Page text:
Sunhay is a rising Junior and is interning in Queens, New York at the Women in Need Center, which primarily serves as a shelter for Asian women in crises.
I walk fairly fast. Not like speed walking, but brisk with long strides. You can tell I have someplace to be, a destination that is pulling at me. Except that destination is an illusion that I have made up in my mind. I don’t actually have to be anywhere at any time if I don’t want to be.
And yet, I continue to walk. Past the stores filled with golden hues and ruby tiles, past the cafes filled with laughter and sometimes cigarettes, past the big red sale sign, past the Washington Square Park with the two saxophonists, past the Washington Square Arch with the street dancers and music coming from what seems to be a virginal. I walk past all these things, wishing I had stopped a few steps too late. I’m already past the scene, and can’t bring myself to retrace my steps.
I’m so self-conscious. I’m so fuckin’ aware of how I feel.
There are two aspects of New York that make me feel uncomfortable. Firstly, I hate entering and exiting poor and rich neighborhoods one after another. I hate how you can almost smell how rich someone is here. You wonder if the sales person is judging how much you can afford as soon as you enter a store. I look into huge glass buildings and at the people running on treadmills and wonder what their lives must be like—to possess a gym membership worth a thousand dollars. They are mostly white with even whiter teeth.
And then there are the tourists with their fanny packs and overlapping rolls of fat, the tough guys who lean against store fronts and alleyways smoking a few, the cashier at the corner store who speaks with a Korean accent. And there’s me.
How mercilessly might others shove me in a box as I have everyone else? But I can’t help it. It’s glaring at me—these stock images of the American life and dream that I hate. Who am I? This person who lives on the upper east side of Manhatten, in a one-bedroom apartment with her mother and brother?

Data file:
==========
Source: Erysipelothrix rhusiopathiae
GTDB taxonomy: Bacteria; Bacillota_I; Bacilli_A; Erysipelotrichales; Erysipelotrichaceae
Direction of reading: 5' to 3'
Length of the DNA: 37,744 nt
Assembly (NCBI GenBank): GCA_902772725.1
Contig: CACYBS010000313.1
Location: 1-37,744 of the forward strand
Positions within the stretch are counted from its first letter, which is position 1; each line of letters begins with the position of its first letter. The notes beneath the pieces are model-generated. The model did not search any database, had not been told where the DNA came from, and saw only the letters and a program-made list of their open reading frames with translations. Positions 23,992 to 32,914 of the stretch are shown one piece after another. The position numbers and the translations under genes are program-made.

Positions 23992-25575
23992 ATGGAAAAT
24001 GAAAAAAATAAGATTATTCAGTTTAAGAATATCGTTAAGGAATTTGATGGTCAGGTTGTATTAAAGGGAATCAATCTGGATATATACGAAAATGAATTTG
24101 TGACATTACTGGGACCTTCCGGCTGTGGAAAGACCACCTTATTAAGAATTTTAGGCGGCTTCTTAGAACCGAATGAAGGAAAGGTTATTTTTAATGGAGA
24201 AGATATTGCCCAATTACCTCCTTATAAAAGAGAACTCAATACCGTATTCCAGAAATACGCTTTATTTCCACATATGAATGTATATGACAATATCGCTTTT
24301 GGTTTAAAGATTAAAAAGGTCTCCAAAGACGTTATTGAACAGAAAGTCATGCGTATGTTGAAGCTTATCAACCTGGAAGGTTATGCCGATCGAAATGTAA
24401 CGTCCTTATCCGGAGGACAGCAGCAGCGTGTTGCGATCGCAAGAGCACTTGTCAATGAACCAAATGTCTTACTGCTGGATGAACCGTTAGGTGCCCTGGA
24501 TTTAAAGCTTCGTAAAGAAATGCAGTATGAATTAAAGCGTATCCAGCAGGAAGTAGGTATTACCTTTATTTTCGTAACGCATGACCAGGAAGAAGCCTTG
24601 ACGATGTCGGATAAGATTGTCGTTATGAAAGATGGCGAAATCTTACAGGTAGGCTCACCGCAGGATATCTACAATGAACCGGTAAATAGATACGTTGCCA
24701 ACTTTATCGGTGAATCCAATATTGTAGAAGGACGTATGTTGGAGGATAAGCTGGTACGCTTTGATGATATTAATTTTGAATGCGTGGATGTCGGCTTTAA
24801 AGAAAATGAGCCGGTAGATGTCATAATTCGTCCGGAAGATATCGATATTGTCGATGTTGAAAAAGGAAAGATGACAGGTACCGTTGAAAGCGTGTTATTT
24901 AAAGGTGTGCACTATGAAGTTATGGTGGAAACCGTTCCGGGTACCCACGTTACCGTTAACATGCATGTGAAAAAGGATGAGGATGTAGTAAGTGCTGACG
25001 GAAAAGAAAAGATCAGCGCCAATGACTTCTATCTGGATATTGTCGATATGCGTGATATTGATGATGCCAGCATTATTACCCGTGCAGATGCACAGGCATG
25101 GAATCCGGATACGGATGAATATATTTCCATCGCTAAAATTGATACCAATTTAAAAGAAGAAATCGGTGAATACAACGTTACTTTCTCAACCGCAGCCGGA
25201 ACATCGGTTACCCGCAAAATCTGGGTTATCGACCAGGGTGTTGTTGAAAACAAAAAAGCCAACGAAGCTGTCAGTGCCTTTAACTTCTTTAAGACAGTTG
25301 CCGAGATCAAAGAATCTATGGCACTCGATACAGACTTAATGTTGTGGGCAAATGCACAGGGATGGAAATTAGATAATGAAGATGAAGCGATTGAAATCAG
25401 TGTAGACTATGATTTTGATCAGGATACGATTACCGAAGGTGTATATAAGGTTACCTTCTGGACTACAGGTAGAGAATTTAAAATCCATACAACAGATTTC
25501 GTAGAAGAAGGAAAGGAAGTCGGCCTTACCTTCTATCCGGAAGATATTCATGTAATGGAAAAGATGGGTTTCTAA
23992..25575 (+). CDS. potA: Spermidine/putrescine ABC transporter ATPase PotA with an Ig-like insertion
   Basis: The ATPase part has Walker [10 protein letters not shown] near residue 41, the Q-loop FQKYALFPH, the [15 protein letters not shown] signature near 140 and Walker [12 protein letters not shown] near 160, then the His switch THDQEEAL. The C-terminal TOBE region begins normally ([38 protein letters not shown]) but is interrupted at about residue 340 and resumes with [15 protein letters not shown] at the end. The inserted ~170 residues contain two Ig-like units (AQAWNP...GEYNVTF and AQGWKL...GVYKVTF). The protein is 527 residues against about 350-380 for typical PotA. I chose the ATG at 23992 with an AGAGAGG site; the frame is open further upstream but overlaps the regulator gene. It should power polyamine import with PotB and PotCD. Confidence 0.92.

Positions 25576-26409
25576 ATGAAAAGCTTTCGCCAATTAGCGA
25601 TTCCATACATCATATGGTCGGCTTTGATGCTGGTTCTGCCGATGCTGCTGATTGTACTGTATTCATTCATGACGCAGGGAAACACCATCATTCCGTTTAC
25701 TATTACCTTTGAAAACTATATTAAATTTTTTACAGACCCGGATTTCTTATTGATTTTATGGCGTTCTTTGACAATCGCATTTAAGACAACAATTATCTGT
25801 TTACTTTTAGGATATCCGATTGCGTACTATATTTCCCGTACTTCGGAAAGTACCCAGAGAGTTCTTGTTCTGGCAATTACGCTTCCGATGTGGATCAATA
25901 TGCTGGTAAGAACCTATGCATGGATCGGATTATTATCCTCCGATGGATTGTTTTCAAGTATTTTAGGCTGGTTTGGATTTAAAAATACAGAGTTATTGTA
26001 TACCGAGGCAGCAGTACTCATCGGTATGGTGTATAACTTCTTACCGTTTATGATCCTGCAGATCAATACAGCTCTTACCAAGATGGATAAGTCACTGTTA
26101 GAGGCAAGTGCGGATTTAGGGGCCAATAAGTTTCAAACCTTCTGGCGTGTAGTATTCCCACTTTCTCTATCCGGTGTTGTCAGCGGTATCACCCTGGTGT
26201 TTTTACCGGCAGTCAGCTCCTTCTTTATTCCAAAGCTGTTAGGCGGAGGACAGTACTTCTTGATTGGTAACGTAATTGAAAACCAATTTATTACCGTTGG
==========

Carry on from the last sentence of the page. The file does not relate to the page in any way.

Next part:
There are nuances to everything I see, but it’s just too tempting to ignore all of them here. It’s borderline fascinating and sadistic.
The second issue has to do with my insane desire to be different from everyone else around me. It’s insane because I’m the type of person who marvels at how similar people actually are.
My point is, I hate feeling like an anonymous face in a crowd. I feel like New York defines the people who live there and not the other way around. Granted, it probably feels like that because I’m new here, and I’m trying to make this place feel like home. But the idea of New York keeps poking my ego.
Like when I go to the Museum of Natural History and the guard asks me where I’m from and tosses me a curious look when I say Manhattan. Did he mean to ask me what my ethnicity was?
Or when I say Manhattan and an acquaintance asks for more specifics. I give her the street and avenue as I hope to dear God that she doesn’t know the place. “Oh, there! My grandparents live near there. I love that area of town.” It’s unnerving when so many people know so much about your neighborhood.
I like the feeling of knowing something no one else knows, being somewhere no one else knows, doing things no one else knows. Maybe it’s an inferiority complex.